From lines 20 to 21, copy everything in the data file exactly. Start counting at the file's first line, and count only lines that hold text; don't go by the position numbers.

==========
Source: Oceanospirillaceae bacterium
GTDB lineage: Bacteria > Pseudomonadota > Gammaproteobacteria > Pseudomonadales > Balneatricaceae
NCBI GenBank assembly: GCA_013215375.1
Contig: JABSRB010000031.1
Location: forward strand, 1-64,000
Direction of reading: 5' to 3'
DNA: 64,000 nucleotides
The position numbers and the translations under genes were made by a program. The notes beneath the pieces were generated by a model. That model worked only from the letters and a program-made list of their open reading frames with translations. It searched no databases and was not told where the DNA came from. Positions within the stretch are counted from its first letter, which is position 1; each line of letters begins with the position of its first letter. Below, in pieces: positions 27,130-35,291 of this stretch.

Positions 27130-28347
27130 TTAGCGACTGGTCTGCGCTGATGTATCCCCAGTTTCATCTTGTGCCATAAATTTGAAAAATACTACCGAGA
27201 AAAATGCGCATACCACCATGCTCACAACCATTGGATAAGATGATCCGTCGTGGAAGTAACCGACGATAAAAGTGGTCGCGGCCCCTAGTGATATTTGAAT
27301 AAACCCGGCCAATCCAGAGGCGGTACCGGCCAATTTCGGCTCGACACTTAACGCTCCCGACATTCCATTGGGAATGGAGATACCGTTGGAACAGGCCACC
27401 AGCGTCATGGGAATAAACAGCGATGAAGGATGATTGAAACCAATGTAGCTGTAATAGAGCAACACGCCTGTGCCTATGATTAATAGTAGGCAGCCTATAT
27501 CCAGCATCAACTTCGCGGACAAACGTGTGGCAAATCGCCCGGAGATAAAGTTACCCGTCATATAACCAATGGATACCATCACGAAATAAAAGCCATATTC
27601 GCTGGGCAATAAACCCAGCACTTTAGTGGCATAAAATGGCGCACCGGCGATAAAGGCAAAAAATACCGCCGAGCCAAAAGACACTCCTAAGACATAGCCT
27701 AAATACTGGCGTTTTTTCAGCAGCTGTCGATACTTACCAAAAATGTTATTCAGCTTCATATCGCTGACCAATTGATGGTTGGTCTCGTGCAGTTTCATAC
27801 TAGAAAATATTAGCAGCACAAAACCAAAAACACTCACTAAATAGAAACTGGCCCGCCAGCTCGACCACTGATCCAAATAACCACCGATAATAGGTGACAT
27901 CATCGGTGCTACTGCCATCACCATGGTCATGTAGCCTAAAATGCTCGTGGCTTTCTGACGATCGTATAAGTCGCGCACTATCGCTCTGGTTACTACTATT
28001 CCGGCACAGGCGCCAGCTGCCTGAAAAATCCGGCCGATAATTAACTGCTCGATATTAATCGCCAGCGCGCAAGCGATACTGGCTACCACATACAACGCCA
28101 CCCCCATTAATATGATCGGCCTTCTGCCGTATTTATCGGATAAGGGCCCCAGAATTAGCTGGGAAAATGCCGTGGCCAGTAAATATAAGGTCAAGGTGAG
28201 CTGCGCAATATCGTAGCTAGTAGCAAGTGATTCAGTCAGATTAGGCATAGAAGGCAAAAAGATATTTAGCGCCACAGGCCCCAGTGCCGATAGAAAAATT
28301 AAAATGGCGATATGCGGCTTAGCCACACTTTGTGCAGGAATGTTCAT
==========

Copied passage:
28101 CCCCCATTAATATGATCGGCCTTCTGCCGTATTTATCGGATAAGGGCCCCAGAATTAGCTGGGAAAATGCCGTGGCCAGTAAATATAAGGTCAAGGTGAG
28201 CTGCGCAATATCGTAGCTAGTAGCAAGTGATTCAGTCAGATTAGGCATAGAAGGCAAAAAGATATTTAGCGCCACAGGCCCCAGTGCCGATAGAAAAATT